Neither said anything for a while. They drank their coffee and looked around the room. Outside the sun was starting to get low. Ziggy hoped von Friedeburg hadn’t woken up yet.

Then Sebastian looked at Ziggy. “You think I like getting dragged back into all that Loerber crap? Believe me, I was a lot more eager to get away from it than you were. And magic? I only started doing the stuff with the dreams a couple months ago. I hate doing it, but you know something? This is war and in a war you use the weapons you have. Dreams sow terror in goyim hearts and that is priceless.”

"I take it you don’t care much for goyim,” said Ziggy.

"I don’t hate them per se, but I’m not going to pretend to be one just to save my lousy skin.”

Ziggy felt the barb strike him. “I didn’t do it to save my skin,” he shot back.

Sebastian arched an eyebrow. “Oh? So then why did you go into the Navy?”

Ziggy looked away. He thought about Luth and Cremer. He thought about poor old von Friedeburg having his fitful sleep on that bed and what Doenitz had said to him on the bridge and all the men who’d kept his secret, all dead now, except for Cremer. I’d joined to prove I could be a good German, he thought to himself, and no one could say I wasn’t. And he thought about all the photographs and all the bodies. He looked back at Sebastian and thought, at least he’ll never need to justify his sanctimoniousness.

"Sebastian, what do you want me to say? I made that choice ten years ago. You can’t change the past.”

"But don’t you see, that’s where you’re wrong,” cried Sebastian. “You can join us. Put your past behind you and be what you always were; a Jew.”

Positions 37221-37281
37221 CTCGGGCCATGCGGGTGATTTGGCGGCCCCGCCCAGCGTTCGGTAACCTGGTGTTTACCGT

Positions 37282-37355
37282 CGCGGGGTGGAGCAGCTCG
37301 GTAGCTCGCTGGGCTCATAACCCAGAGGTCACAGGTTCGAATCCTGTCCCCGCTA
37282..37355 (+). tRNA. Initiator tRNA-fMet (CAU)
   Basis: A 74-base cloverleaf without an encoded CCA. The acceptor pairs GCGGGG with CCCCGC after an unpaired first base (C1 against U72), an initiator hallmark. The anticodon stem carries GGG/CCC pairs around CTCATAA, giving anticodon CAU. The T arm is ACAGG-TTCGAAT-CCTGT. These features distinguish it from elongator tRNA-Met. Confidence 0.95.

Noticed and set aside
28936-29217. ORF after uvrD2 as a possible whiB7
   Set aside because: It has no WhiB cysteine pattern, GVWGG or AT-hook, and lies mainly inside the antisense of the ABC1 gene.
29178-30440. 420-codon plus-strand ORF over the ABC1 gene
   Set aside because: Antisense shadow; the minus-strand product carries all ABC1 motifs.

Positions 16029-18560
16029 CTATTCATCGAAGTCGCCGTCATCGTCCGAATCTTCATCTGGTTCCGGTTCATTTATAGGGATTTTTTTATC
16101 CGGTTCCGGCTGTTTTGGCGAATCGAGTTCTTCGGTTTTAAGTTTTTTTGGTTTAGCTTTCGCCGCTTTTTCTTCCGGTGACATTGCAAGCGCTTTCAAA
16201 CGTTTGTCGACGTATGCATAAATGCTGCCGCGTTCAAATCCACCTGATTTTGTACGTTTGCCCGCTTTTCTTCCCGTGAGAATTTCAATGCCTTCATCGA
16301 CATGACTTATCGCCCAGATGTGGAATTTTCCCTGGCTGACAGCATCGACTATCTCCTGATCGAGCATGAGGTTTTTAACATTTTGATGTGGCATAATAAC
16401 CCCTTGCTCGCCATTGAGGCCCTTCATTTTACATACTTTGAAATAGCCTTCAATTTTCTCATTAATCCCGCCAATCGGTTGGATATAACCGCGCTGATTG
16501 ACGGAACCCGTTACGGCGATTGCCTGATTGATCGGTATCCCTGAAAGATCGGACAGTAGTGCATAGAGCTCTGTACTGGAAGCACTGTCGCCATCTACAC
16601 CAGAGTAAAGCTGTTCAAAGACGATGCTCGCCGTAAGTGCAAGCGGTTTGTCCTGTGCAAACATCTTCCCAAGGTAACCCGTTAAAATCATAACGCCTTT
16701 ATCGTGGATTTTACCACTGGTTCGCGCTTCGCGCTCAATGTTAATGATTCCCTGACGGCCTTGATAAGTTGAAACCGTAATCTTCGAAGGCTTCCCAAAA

Be a Jew. Ziggy felt overwhelmed by the sheer simplicity of the idea. It felt right, the way it had echoed in his heart, sitting in temple when he was young, like waves on the ocean. It was also perfectly absurd. “Sebastian, I’m a Nazi U-Boat captain.” He pulled open the neck of his trench coat so his brother could see his Iron Cross. “Brilliants, swords and oak leaves, Sebastian. There’s no wiping that slate clean.”

Sebastian shook his head. “Come on Ziggy. You think you’re the only one who did things they’re ashamed of? Almost anyone who survived the camps did terrible things, Ziggy, things that make you look like a saint. You know what we tell them? We say, stop blaming yourself for what you had to do. Quit torturing yourself for the things that were outside your control. All that we demand is that you be a Jew among Jews.”

"In Palestine?”

"Yes, of course, it’s the only place we can ever be safe.”

Sebastian sounded so convincing that even though Ziggy knew what he was saying had to be full of holes, he couldn’t think of any arguments to the contrary. “So I take it you have a plan,” he said.